Penny's Hill The Specialized Shiraz Cabernet Merlot 2017  Front Label
Penny's Hill The Specialized Shiraz Cabernet Merlot 2017  Front LabelPenny's Hill The Specialized Shiraz Cabernet Merlot 2017  Front Bottle Shot

Penny's Hill The Specialized Shiraz Cabernet Merlot 2017

  • RP90
  • JS90
750ML / 14.5% ABV
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750ML / 14.5% ABV

Winemaker Notes

A seamless wine showing an array of dark plum, blueberry and cherry with hints of cedar, dried herb and anise all adding complexity on the nose. The palate continues to shine and offers flavorsome, spicy Shiraz fruit, balanced perfectly by fine, long Cabernet Sauvignon tannins and soft, juicy Merlot flavors. The French oak is finely balanced to add depth and class to produce a wine with persistence and poise.

Blend: 50% Shiraz, 32% Cabernet Sauvignon, 18% Merlot

Critical Acclaim

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RP 90
Robert Parker's Wine Advocate
A blend of 50% Shiraz, 32% Cabernet Sauvignon and 18% Merlot, Penny's Hill's 2017 The Specialized Shiraz Cabernet Merlot offers up scents of cassis and blackberry intertwined with hints of mint and vanilla. An attractive, medium to full-bodied blend, it balances the ripeness of Shiraz with the restraint of Cabernet, finishing silky and long.
JS 90
James Suckling
Quite intense dark plums and berries here with light espresso notes. The palate has very supple, rounded and well-structured style with plenty of dark-fruit flavors. Smooth tannins.
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Penny's Hill

Penny's Hill

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Penny's Hill, Australia
The Penny’s Hill winery was established on 80 prized acres of rolling foothills east of McLaren Vale. The vineyard’s unique narrow-row configuration maximizes productivity and grape and wine quality. Winemaker Alexia Roberts, working closely with viticulturist Jeremy Binns, has produced outstanding results.
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McLaren Vale Wine

South Australia

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Known for opulent red wines with intense power and concentration, McLaren Vale is home to perhaps the most “classic” style of Australian Shiraz. Vinified on its own or in Rhône Blends, these hot-climate wines are deeply colored and high in extract with signature hints of dark chocolate and licorice. Cabernet Sauvignon is also produced in a similar style.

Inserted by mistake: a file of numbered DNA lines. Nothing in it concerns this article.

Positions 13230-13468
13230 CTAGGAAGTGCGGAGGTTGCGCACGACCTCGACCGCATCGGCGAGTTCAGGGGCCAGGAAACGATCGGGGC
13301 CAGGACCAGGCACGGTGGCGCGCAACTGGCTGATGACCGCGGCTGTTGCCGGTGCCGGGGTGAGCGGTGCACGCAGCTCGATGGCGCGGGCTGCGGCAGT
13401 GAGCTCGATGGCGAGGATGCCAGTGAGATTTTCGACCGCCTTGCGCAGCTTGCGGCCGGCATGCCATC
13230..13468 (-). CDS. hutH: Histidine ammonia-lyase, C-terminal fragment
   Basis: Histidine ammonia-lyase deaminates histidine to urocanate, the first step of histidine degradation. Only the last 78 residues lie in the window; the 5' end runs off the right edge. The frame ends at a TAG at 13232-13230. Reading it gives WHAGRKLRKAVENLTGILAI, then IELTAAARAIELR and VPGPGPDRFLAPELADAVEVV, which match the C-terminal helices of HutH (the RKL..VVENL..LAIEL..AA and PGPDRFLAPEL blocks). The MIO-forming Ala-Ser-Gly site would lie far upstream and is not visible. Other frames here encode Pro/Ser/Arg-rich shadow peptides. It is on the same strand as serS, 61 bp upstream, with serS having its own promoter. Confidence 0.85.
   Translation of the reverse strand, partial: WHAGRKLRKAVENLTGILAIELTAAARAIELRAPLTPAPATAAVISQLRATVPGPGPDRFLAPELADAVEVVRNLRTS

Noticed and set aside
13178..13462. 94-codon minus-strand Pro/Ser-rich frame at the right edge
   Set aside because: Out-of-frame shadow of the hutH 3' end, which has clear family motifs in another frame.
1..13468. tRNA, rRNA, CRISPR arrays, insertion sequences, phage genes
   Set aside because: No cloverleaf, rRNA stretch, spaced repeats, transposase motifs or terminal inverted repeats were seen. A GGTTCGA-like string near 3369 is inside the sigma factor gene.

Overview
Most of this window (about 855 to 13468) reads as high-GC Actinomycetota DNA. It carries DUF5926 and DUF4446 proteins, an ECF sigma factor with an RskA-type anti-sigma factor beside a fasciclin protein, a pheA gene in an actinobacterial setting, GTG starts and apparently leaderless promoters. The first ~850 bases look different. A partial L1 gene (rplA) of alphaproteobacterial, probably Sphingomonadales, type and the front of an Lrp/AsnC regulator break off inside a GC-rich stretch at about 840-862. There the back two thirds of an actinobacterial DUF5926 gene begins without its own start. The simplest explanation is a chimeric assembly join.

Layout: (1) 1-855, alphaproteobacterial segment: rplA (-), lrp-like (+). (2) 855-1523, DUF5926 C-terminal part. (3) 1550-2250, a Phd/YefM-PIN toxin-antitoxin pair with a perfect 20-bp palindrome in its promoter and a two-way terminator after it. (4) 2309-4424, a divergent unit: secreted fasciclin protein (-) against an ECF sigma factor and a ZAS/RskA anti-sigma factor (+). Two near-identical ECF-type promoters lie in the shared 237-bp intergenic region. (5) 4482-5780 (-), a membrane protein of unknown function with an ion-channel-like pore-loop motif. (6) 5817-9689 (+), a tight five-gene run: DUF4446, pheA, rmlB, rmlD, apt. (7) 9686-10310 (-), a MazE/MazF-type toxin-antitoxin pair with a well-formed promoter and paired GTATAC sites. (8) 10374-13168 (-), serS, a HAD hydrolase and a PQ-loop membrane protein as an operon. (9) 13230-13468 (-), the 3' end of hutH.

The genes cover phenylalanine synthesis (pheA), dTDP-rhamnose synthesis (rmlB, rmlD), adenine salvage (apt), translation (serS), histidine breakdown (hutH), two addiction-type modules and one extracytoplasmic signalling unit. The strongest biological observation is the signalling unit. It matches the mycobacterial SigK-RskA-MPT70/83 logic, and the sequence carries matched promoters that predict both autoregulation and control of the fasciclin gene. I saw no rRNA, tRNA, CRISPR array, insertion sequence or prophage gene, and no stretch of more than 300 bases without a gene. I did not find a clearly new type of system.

Whites, often made from Chardonnay or Sauvignon Blanc tend to be opulent and full of tropical, stone and citrus fruit.

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With hundreds of red grape varieties to choose from, winemakers have the freedom to create a virtually endless assortment of blended red wines. In many European regions, strict laws are in place determining the set of varieties that may be used, but in the New World, experimentation is permitted and encouraged resulting in a wide variety of red wine styles. Blending can be utilized to enhance balance or create complexity, lending different layers of flavors and aromas. For example, a red wine blend variety that creates a fruity and full-bodied wine would do well combined with one that is naturally high in acidity and tannins. Sometimes small amounts of a particular variety are added to boost color or aromatics. Blending can take place before or after fermentation, with the latter, more popular option giving more control to the winemaker over the final qualities of the wine.

How to Serve Red Wine

A common piece of advice is to serve red wine at “room temperature,” but this suggestion is imprecise. After all, room temperature in January is likely to be quite different than in August, even considering the possible effect of central heating and air conditioning systems. The proper temperature to aim for is 55° F to 60° F for lighter-bodied reds and 60° F to 65° F for fuller-bodied wines.

How Long Does Red Wine Last?

Once opened and re-corked, a bottle stored in a cool, dark environment (like your fridge) will stay fresh and nicely drinkable for a day or two. There are products available that can extend that period by a couple of days. As for unopened bottles, optimal storage means keeping them on their sides in a moderately humid environment at about 57° F. Red wines stored in this manner will stay good – and possibly improve – for anywhere from one year to multiple decades. Assessing how long to hold on to a bottle is a complicated science. If you are planning long-term storage of your reds, seek the advice of a wine professional.

GEC825254_2017 Item# 1053841

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